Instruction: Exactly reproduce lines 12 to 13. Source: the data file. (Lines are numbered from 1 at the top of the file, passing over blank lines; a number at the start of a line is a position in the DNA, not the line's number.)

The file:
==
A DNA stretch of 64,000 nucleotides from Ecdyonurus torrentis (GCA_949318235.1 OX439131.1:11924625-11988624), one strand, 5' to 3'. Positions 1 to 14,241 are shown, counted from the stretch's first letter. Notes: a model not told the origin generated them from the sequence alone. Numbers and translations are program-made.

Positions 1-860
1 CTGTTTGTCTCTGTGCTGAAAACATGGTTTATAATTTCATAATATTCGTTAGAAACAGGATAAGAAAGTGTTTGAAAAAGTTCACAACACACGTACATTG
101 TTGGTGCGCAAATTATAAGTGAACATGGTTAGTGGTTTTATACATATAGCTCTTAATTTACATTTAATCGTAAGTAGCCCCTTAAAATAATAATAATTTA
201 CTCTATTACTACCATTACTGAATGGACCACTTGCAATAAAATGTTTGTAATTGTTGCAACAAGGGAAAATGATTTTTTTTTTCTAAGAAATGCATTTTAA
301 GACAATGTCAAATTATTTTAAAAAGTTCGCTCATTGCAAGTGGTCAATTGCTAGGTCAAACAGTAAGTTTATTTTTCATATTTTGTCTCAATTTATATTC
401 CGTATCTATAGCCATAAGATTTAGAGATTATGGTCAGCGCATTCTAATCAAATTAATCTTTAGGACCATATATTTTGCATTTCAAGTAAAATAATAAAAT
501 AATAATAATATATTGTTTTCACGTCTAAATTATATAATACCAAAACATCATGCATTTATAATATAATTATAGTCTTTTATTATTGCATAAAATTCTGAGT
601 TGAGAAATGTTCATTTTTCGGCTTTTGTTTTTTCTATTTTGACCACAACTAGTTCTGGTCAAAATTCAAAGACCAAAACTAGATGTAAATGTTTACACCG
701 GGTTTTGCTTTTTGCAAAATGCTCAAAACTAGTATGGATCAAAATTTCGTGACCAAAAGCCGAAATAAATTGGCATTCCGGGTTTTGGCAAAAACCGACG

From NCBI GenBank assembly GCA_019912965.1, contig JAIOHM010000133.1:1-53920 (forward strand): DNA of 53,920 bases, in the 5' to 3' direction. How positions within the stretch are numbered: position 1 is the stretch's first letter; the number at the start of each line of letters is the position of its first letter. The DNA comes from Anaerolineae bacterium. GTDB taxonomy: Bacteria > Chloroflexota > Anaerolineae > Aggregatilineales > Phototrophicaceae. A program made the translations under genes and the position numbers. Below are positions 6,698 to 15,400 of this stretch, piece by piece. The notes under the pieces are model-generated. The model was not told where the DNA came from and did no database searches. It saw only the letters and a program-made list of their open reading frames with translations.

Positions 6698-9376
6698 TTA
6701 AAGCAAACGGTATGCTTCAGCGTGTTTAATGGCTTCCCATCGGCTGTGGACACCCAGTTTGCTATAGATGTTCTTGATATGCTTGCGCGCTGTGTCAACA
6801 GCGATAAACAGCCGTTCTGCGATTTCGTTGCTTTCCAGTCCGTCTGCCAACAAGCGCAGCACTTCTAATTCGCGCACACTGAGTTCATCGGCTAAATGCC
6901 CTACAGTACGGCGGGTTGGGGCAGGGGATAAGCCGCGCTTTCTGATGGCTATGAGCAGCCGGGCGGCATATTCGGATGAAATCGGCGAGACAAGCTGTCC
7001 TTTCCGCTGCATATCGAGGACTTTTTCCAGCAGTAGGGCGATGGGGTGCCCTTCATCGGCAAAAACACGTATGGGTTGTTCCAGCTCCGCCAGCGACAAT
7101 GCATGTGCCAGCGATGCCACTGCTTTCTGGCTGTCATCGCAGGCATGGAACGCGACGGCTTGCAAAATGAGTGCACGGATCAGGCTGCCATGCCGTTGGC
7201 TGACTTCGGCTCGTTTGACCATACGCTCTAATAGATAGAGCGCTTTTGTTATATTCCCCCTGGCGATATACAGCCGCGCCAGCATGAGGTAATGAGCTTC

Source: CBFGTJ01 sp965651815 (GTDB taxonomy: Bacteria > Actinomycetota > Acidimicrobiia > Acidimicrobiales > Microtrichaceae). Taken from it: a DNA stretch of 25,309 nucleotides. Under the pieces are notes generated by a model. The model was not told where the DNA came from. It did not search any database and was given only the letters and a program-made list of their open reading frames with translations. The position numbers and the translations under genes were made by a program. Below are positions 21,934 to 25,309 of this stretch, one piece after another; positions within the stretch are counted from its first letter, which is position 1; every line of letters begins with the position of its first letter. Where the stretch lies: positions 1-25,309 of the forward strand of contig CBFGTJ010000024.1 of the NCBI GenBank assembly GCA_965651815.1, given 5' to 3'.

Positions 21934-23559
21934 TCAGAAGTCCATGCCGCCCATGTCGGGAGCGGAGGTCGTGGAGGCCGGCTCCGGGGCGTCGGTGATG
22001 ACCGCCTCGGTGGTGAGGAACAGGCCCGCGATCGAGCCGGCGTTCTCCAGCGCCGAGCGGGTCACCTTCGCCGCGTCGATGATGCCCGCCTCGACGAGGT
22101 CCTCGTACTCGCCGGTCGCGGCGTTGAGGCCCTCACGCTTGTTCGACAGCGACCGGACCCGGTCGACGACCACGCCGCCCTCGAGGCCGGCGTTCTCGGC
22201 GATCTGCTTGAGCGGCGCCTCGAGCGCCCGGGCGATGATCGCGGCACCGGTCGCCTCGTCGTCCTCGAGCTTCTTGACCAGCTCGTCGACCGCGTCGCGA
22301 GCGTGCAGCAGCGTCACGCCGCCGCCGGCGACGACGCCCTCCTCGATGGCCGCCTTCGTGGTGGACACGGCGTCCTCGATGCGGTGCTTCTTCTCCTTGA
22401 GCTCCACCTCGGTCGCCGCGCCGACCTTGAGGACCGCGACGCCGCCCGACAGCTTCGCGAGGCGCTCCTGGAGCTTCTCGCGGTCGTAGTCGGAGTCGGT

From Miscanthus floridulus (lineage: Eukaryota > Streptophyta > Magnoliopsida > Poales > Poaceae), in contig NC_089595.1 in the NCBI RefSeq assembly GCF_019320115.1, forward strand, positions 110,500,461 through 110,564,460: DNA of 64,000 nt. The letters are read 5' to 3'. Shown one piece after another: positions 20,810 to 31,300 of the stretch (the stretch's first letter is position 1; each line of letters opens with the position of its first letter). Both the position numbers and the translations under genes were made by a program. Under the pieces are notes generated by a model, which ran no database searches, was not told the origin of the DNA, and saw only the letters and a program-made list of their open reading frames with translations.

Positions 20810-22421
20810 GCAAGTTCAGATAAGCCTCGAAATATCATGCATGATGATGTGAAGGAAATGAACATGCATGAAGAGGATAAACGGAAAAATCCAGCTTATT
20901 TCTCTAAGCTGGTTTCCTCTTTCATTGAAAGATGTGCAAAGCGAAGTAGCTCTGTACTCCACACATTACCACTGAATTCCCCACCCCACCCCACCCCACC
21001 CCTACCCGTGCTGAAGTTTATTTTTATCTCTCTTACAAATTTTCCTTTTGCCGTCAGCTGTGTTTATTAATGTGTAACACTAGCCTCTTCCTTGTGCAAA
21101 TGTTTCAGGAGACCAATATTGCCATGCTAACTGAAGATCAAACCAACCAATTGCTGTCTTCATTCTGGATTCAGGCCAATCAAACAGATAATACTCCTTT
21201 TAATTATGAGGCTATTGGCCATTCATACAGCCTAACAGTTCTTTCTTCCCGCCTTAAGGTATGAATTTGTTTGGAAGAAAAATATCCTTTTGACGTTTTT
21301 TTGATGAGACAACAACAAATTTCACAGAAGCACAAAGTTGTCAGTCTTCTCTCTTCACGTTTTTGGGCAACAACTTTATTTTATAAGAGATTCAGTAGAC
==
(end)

Positions 6698-9376
6698 TTA